100 years since Louis Blériot’s first flight across the Channel

As I drove to Dover Ferry port at 3am Saturday morning I heard on the radio it was 100 years since the “heavier than air plane” first flight across the Channel by Louis Blériot in his Blériot XI plane.

Belriot XI

(Source Wikipedia) 100 years ago he used the Blériot XI, which was a structurally strong but simple and manoeuvrable monoplane of his design, powered by a 3-cylinder Anzani radial engine with 25 horsepower and a 2-bladed fixed-pitch wooden propeller. He took off at dawn, just after 4:30 AM on July 25, 1909. He later reported, in a telegram to the Washington Post, that he accelerated his engine to 1,200 revolutions per minute, almost its top speed, to clear telegraph wires at the edge of the cliff near the runway field. Then he reduced his speed to give the XI an average airspeed of approximately 40 miles per hour (64 kilometers per hour) at an altitude of about 250 feet (76 m). Soon after, inclement weather began to form, with the Channel becoming rougher. Blériot lost sight of any landmarks, and rapidly outpaced the destroyer escort. He stated: “[f]or more than 10 minutes I was alone, isolated, lost in the midst of the immense sea, and I did not see anything on the horizon or a single ship”.[4]

The landing was in turbulent weather, causing problems for Blériot: rain was cooling the engine, putting it in danger of stalling, and the strong wind was blowing him off course. As Blériot reduced his airspeed for the landing, the gusts of wind nearly caused his plane to crash from an altitude of 20 meters (67 feet), when he cut off the engine. The landing severely damaged his landing gear, along with the propeller. However, the rest of the airplane was in good order and the landing was deemed successful.[6]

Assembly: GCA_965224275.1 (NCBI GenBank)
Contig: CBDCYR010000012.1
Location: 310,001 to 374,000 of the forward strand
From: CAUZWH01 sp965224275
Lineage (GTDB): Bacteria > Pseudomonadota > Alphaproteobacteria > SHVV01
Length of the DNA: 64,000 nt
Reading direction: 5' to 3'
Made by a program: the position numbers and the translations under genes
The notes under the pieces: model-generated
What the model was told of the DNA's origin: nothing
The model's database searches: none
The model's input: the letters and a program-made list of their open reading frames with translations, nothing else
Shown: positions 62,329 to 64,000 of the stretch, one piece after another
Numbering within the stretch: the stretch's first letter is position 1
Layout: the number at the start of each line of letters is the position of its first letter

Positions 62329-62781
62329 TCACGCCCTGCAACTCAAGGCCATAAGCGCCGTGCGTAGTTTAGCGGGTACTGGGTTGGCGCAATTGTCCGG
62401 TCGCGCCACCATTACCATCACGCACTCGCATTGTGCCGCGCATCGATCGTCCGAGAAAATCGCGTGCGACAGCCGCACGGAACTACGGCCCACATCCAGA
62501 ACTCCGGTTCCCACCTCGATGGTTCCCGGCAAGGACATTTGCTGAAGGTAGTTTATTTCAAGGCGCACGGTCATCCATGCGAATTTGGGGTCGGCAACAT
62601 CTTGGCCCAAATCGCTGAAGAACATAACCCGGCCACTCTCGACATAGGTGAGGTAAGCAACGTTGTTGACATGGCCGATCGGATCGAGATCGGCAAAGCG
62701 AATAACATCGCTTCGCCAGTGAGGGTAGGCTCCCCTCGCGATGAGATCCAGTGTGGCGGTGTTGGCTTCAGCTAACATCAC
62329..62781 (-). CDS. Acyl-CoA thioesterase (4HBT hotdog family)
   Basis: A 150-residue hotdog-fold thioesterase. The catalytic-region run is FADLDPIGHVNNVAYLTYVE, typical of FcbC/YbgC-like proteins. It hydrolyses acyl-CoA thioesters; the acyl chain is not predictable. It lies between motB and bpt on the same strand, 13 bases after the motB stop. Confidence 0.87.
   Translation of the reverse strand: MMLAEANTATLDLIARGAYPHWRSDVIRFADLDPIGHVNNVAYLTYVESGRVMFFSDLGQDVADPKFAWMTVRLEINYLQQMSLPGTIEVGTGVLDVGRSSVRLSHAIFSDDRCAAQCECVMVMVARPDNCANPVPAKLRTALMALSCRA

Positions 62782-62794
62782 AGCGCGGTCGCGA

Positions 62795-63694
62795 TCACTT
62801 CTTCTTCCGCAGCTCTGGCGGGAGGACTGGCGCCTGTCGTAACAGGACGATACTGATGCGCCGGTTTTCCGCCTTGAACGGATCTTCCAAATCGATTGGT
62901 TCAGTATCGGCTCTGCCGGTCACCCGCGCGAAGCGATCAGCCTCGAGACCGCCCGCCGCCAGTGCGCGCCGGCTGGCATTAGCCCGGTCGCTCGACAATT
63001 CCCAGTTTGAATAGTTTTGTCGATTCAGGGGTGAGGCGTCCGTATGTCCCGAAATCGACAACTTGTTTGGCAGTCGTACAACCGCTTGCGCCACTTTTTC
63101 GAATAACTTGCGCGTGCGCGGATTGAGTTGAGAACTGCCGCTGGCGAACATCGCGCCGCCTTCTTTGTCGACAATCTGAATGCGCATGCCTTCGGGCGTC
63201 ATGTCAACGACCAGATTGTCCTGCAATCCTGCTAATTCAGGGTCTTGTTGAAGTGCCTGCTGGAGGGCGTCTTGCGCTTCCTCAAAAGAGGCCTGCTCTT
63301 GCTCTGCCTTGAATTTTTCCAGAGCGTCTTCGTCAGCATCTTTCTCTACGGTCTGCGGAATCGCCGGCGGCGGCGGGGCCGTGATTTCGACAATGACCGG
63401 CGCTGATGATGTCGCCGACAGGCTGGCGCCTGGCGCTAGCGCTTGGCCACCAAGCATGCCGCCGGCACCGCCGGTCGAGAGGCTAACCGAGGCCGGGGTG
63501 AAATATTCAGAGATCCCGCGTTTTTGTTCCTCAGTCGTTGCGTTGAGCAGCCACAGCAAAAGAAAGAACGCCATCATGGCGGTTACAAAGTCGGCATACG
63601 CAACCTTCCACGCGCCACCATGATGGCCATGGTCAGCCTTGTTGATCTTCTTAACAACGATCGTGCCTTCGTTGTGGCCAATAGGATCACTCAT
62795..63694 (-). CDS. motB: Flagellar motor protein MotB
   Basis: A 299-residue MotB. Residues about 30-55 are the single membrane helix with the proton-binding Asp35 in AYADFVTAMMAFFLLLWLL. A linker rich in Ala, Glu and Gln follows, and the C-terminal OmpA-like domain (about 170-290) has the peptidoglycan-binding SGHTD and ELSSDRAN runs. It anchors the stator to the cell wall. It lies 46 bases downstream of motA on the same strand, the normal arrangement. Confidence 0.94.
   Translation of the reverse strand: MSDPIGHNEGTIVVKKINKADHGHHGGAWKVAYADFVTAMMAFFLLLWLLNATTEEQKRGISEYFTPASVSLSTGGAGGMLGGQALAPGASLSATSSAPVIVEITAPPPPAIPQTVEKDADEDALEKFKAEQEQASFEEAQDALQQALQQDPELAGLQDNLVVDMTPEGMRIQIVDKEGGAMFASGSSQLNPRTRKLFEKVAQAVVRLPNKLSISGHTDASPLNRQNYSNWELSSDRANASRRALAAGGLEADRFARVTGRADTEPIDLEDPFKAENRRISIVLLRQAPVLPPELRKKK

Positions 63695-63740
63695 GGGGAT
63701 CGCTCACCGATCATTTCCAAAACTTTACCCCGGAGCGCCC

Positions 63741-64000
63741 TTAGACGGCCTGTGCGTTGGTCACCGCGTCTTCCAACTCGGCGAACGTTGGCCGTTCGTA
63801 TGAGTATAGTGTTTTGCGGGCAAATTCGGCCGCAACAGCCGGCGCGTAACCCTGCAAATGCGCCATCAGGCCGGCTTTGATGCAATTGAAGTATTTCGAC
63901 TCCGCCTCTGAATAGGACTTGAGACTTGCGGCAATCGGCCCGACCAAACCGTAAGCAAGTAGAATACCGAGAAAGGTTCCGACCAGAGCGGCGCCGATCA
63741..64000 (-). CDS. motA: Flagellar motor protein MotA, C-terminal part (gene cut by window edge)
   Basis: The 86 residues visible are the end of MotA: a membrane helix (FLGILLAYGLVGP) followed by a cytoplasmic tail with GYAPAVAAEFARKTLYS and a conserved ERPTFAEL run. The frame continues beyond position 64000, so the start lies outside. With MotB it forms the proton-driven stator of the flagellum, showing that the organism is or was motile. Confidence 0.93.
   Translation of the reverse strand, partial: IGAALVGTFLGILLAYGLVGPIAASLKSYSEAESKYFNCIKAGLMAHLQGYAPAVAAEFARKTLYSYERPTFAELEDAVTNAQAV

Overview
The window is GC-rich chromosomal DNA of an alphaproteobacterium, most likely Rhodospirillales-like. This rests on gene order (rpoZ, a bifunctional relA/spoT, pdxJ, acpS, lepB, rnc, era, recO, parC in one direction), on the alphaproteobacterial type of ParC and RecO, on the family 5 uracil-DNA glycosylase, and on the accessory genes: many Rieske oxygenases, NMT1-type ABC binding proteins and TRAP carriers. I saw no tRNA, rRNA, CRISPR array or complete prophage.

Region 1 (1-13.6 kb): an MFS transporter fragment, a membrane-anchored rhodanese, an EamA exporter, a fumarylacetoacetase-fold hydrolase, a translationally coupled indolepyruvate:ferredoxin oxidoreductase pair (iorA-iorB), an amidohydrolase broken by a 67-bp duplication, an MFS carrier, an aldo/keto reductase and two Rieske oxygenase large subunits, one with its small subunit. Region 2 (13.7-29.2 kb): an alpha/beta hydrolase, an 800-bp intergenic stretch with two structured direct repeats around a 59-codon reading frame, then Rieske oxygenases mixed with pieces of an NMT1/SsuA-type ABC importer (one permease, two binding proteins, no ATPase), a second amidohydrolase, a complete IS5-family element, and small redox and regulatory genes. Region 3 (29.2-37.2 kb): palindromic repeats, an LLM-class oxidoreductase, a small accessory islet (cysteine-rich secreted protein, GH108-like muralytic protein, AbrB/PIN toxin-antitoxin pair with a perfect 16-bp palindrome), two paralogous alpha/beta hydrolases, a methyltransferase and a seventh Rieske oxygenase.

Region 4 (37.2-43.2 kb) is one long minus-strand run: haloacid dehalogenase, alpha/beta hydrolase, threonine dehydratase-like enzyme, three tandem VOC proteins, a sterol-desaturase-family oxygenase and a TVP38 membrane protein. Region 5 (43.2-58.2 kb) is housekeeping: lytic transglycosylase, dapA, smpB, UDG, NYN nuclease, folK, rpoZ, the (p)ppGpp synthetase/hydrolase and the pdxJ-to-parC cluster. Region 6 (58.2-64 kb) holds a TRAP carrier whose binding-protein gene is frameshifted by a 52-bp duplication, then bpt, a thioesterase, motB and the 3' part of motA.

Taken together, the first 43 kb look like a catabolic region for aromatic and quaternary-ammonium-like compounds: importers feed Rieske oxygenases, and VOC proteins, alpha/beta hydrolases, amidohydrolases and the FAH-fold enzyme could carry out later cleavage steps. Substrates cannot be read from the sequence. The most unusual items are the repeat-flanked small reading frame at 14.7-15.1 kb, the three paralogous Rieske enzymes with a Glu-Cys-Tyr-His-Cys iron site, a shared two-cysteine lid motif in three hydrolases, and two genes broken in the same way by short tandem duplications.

He flew 22 statute miles (36.6 km) from Les Barraques (near Calais) to Dover.[8] The trip took 37 minutes.

Arriving in France we drove along the roads around Blériot Plage (the renamed Les Barraques) and saw hundreds of people on the cliffs and ridges although the planned recreation flight wasn’t due until around 5pm.  We stopped briefly and saw a flypast of several modern planes, as we left again we suddenly saw the Blériot XI which came towards us and right over the car.  The plane (not the original) had a 100 year old engine in it and you could certainly hear its unique sound.  Also the plane was being sheparded by around 5 helicopters as it’s too slow for any other plane to be able to follow.

Probably because of it’s slow speed I managed to get off some good pictures (One include above).

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